Paul’s case against these kind of taxes is that its not only allowing the government to pick winners and losers through tax policy, which should exclusively be used for low levels of revenue generation rather than affecting policy, but it also creates an illegal black market because it gives people additional incentive to avoid those taxes. Certainly, as New York’s cigarette taxes have increased, so has its of level tobacco smuggling and tobacco-related tax evasion.
It’s an argument that Paul can make and its one that the libertarian Reason magazine made as recently as yesterday, though the timing of publication seems to have been a coincidence. But just because he can make this argument doesn’t mean he should—especially because the senator has already proved he has a much more nuanced understanding of the racial dynamic at work here.
In a Time op-ed earlier this year about the widespread outrage over the death of African-American teenager Michael Brown in Ferguson, Mo., Paul acknowledged that the problem isn’t that laws exist for black people to break, it’s that they are targeted by police for committing the same sorts of offenses that cops often ignore when they’re committed by white people.
Given these developments, it is almost impossible for many Americans not to feel like their government is targeting them. Given the racial disparities in our criminal justice system, it is impossible for African-Americans not to feel like their government is particularly targeting them.
Anyone who thinks that race does not still, even if inadvertently, skew the application of criminal justice in this country is just not paying close enough attention. Our prisons are full of black and brown men and women who are serving inappropriately long and harsh sentences for non-violent mistakes in their youth.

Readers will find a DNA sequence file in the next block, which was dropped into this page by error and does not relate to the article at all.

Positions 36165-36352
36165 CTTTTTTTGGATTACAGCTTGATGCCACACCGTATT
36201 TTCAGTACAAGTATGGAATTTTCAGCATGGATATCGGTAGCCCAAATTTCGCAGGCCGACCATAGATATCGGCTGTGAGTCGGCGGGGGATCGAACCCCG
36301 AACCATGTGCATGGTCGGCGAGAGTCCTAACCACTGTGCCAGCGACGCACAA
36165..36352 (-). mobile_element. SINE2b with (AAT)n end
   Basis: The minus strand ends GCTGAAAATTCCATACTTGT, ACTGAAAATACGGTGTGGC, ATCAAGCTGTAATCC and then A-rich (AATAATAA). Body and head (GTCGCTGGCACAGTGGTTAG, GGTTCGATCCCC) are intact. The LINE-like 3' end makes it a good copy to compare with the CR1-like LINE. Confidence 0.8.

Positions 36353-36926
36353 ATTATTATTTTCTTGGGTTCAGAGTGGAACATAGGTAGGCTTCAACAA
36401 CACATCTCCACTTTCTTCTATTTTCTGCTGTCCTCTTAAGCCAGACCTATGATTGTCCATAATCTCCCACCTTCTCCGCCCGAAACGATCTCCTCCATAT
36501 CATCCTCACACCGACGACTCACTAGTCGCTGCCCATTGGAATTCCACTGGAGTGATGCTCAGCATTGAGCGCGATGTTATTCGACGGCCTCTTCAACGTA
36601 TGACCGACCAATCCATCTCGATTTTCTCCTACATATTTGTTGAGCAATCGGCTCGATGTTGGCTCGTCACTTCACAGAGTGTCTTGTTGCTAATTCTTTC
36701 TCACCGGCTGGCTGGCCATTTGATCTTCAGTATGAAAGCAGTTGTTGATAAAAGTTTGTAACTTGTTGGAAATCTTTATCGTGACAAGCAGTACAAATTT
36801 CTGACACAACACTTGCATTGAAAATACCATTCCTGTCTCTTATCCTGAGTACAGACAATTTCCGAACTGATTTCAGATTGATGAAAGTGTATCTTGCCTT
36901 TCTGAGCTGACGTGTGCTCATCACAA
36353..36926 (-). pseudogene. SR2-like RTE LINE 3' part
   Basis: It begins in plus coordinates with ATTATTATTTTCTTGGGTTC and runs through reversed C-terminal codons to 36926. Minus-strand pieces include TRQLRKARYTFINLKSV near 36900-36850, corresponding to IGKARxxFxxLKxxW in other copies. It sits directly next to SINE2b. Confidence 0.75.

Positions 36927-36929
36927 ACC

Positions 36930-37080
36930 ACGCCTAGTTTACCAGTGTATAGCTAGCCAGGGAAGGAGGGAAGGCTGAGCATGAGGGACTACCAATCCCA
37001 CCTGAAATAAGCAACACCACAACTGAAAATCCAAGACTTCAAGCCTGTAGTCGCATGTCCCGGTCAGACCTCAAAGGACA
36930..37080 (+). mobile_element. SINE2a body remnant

Paul’s response to Matthews seemed tone-deaf not only because answering a question about bridging the gap between the races by talking about the need to cut taxes is literally a punchline used by the laziest liberal comedian ever, but because he knows taxes are not the issue.
Millions of people around the country aren’t angry just because an NYPD officer strangled a man to death for evading a few cents in taxes, it’s because that very action was taken largely because of who Garner was and what he likely represented in the eyes of the officer. Extending that logic from Ferguson to New York City isn’t difficult.
While Paul may have dropped that line of thinking in favor of spouting to talking points so cliché they border on parody, a bunch of people on Twitter have spent much of the last 12 hours picking up the slack. After the grand jury’s decision, a hasthtag popped up called #CrimingWhileWhite that saw white Twitter users recounting their experiences of being let off for minor crimes that could have resulted in stiffer penalties if they were black.
Photo by Gage Skidmore/Wikimedia Commons (CC BY-SA 2.0)
Aaron Sankin is a former Senior Staff Writer at the Daily Dot who covered the intersection of politics, technology, online privacy, Twitter bots, and the role of dank memes in popular culture. He lives in Seattle, Washington. He joined the Center for Investigative Reporting in 2016.